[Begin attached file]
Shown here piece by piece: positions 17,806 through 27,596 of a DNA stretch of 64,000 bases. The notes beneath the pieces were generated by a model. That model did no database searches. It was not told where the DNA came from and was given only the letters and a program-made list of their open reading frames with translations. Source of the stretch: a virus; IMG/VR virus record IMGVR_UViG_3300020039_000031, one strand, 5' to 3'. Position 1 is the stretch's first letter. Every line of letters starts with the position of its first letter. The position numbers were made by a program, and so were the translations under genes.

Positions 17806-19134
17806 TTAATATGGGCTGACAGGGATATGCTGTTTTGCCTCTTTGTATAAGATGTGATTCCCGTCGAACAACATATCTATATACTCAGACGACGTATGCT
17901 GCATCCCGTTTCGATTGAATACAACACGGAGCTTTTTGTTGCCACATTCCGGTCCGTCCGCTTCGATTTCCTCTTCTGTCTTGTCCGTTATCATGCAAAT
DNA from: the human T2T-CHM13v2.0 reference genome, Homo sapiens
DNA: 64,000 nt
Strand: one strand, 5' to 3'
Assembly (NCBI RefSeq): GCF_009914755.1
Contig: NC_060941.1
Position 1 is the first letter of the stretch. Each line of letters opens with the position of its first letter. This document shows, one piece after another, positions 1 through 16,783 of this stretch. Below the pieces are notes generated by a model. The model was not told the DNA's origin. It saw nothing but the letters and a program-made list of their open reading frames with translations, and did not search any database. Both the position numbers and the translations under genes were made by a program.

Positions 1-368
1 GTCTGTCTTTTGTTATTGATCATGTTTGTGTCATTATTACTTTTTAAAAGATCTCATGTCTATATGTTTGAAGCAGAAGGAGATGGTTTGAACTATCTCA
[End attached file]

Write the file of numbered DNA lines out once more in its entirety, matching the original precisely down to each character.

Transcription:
Shown here piece by piece: positions 17,806 through 27,596 of a DNA stretch of 64,000 bases. The notes beneath the pieces were generated by a model. That model did no database searches. It was not told where the DNA came from and was given only the letters and a program-made list of their open reading frames with translations. Source of the stretch: a virus; IMG/VR virus record IMGVR_UViG_3300020039_000031, one strand, 5' to 3'. Position 1 is the stretch's first letter. Every line of letters starts with the position of its first letter. The position numbers were made by a program, and so were the translations under genes.

Positions 17806-19134
17806 TTAATATGGGCTGACAGGGATATGCTGTTTTGCCTCTTTGTATAAGATGTGATTCCCGTCGAACAACATATCTATATACTCAGACGACGTATGCT
17901 GCATCCCGTTTCGATTGAATACAACACGGAGCTTTTTGTTGCCACATTCCGGTCCGTCCGCTTCGATTTCCTCTTCTGTCTTGTCCGTTATCATGCAAAT
DNA from: the human T2T-CHM13v2.0 reference genome, Homo sapiens
DNA: 64,000 nt
Strand: one strand, 5' to 3'
Assembly (NCBI RefSeq): GCF_009914755.1
Contig: NC_060941.1
Position 1 is the first letter of the stretch. Each line of letters opens with the position of its first letter. This document shows, one piece after another, positions 1 through 16,783 of this stretch. Below the pieces are notes generated by a model. The model was not told the DNA's origin. It saw nothing but the letters and a program-made list of their open reading frames with translations, and did not search any database. Both the position numbers and the translations under genes were made by a program.

Positions 1-368
1 GTCTGTCTTTTGTTATTGATCATGTTTGTGTCATTATTACTTTTTAAAAGATCTCATGTCTATATGTTTGAAGCAGAAGGAGATGGTTTGAACTATCTCA